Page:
By and large, the two schools have gotten along famously, both on and off the courts and fields of play. Even in the 1970s, '80 and ‘90s, when Gonzaga would accept any high school student with a pulse and a D+ average, the Cougar faithful were always polite about it.
There was a time, of course, when a Spokane game between the two effectively meant a Cougar home game, because the WSU faithful were indeed faithful and the Zags' following was very modest. That's all changed over the last 15 years with GU's unprecedented success.
And with that success apparently comes unprecedented arrogance.
Make no mistake, the Cougs don't have clean hands here. Except for the brief window of Bennett Ball glory, the program has been largely ho-hum since Mark Hendrickson and Ike Fontaine left campus.
That's 20-some years of putting yourself in a bad spot.
In contract negotiations between a struggling program and a high flyer, you know who holds the upper hand.
But this isn't merely the case of struggling vs. thriving. This is the case of two friendly neighbors who've been playing ball together since 1907.
Moreover, let's not forget who held the upper hand in this series for roughly the first 90 years of it: Washington State.
George Raveling once quipped that on the recruiting trail in the East, kids would look at the WSU schedule and wonder if Gonzaga was a school or a venereal disease. That's how obscure the Zags were in those days.
WSU had little to gain from playing them. A victory would mean nothing and a loss would be a huge red flag. Yet most years, and often in Spokane, the two would play.
The series was so lopsided, that CF.C co-founders Greg and John Witter once told me they were OK with the Cougs' overtime loss to GU in December 1983 because their old friend and Gonzaga Prep classmate, John Stockton, was a Zag senior and had hungered to beat the Cougs (who only offered him to walk on) just once.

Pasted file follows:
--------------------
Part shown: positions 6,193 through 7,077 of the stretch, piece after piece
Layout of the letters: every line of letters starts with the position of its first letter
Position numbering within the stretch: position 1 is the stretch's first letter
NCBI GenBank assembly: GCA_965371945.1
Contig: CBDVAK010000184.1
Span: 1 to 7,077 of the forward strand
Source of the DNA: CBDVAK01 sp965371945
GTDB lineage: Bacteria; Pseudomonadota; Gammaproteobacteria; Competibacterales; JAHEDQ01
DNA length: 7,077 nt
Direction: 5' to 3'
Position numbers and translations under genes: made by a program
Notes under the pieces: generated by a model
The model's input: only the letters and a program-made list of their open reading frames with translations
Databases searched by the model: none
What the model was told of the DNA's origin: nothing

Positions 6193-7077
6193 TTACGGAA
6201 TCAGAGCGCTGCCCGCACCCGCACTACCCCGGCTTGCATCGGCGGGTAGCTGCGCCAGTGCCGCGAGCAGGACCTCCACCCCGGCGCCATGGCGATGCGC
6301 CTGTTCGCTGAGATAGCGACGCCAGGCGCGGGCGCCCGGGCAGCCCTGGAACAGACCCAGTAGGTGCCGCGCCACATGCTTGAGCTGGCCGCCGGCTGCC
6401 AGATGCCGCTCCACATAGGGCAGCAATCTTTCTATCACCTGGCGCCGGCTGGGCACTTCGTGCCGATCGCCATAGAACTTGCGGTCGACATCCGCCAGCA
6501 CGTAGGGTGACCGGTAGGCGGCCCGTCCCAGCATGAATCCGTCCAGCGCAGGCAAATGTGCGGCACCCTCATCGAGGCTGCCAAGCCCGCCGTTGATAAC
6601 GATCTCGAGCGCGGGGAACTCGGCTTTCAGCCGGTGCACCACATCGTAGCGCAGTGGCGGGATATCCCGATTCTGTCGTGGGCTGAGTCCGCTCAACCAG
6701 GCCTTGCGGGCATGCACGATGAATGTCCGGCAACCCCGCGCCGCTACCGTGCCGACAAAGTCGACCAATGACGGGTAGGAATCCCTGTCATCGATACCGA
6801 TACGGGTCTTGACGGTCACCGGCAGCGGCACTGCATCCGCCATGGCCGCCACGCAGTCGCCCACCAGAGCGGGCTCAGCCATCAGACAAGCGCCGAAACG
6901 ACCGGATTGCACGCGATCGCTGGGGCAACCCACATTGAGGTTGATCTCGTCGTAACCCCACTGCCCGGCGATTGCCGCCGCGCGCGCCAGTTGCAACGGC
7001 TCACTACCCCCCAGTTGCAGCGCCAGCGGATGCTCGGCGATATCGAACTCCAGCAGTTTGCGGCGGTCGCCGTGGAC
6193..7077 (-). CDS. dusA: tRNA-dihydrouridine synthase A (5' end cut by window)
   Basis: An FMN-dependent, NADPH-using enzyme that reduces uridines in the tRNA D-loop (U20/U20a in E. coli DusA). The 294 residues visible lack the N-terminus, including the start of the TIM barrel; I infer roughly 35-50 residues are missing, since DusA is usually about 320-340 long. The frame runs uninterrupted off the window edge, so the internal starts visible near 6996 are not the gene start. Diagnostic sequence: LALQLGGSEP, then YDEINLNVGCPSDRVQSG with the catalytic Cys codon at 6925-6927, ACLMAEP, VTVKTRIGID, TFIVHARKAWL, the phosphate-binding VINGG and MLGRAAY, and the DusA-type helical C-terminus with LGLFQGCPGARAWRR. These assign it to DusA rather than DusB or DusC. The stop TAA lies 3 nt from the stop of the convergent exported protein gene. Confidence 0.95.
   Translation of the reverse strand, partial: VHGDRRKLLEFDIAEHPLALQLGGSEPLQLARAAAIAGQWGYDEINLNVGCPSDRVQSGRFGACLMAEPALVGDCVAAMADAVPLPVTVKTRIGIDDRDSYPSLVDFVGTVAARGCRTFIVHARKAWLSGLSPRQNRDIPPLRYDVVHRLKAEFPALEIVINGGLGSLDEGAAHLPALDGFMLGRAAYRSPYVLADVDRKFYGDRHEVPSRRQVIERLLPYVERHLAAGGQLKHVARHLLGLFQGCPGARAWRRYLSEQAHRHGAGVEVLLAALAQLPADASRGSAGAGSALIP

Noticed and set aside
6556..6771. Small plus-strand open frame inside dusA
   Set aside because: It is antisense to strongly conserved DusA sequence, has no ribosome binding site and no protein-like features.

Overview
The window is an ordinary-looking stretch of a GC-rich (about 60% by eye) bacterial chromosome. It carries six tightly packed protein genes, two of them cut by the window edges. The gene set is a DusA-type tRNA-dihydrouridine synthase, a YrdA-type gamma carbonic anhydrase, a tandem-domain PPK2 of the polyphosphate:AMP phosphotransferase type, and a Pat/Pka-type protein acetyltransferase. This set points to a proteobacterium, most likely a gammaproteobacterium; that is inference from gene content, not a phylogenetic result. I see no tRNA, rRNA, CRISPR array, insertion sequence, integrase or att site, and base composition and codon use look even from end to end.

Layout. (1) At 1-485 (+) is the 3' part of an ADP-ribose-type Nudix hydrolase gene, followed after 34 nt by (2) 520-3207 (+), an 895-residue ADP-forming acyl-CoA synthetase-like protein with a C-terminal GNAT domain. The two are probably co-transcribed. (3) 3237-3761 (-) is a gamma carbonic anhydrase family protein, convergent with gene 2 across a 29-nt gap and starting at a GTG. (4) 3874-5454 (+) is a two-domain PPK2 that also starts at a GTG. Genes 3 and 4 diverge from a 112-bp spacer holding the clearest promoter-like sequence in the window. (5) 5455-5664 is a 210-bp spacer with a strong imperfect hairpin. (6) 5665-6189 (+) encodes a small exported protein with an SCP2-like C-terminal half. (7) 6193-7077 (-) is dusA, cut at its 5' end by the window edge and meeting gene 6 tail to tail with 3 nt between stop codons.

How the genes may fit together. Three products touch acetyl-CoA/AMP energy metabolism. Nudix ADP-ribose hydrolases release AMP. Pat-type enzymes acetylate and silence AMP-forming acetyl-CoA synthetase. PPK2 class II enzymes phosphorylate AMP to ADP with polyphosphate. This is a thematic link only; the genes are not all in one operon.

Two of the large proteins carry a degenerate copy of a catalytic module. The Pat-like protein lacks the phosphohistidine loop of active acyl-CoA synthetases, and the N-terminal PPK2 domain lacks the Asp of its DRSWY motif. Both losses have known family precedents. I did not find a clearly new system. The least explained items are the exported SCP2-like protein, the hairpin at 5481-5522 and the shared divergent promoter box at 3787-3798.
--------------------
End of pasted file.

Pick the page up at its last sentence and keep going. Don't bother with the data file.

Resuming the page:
WSU AD BILL MOOS easily could have walked away from Gonzaga's 2-and-1 mandate. Instead, he chose the classy route. By saying yes, he kept the long rivalry going, he secured a non-conference game against a name opponent that will cost little more than the bus ride north to the "neutral site," and he has a fighting chance of getting some Cougar fans into that neutral site.
Nonetheless, the whole "gun to the head" approach by Gonzaga is just so unsavory.
For Cougar fans, especially those in Spokane who have been very generous in their support of the Zags, Gonzaga's actions should be seen as a shot across the bow. Not only do they take you for granted, but they take your school for granted.
Moos made mention a few weeks back on how much money WSU had helped pump into Spokane by hosting the second- and third-round games in the NCAA men's basketball tournament in Spokane. Moos said local businesses reaped "millions upon millions of dollars" from the tournament.
Mr. Few needs to step down off his high horse. He needs to tear down that wall of arrogance he's built with all those first-round NCAA Tournament appearances.
The recommendation here is that Cougar fans in Spokane start voting with their wallets. Don't attend, don't watch and don't acknowledge the Zags in any way -- at least not until Few and his sycophant AD, Mike Roth, check the ego at the door at go back to the standard home-and-home arrangement.
Being neighborly isn't a one-way street.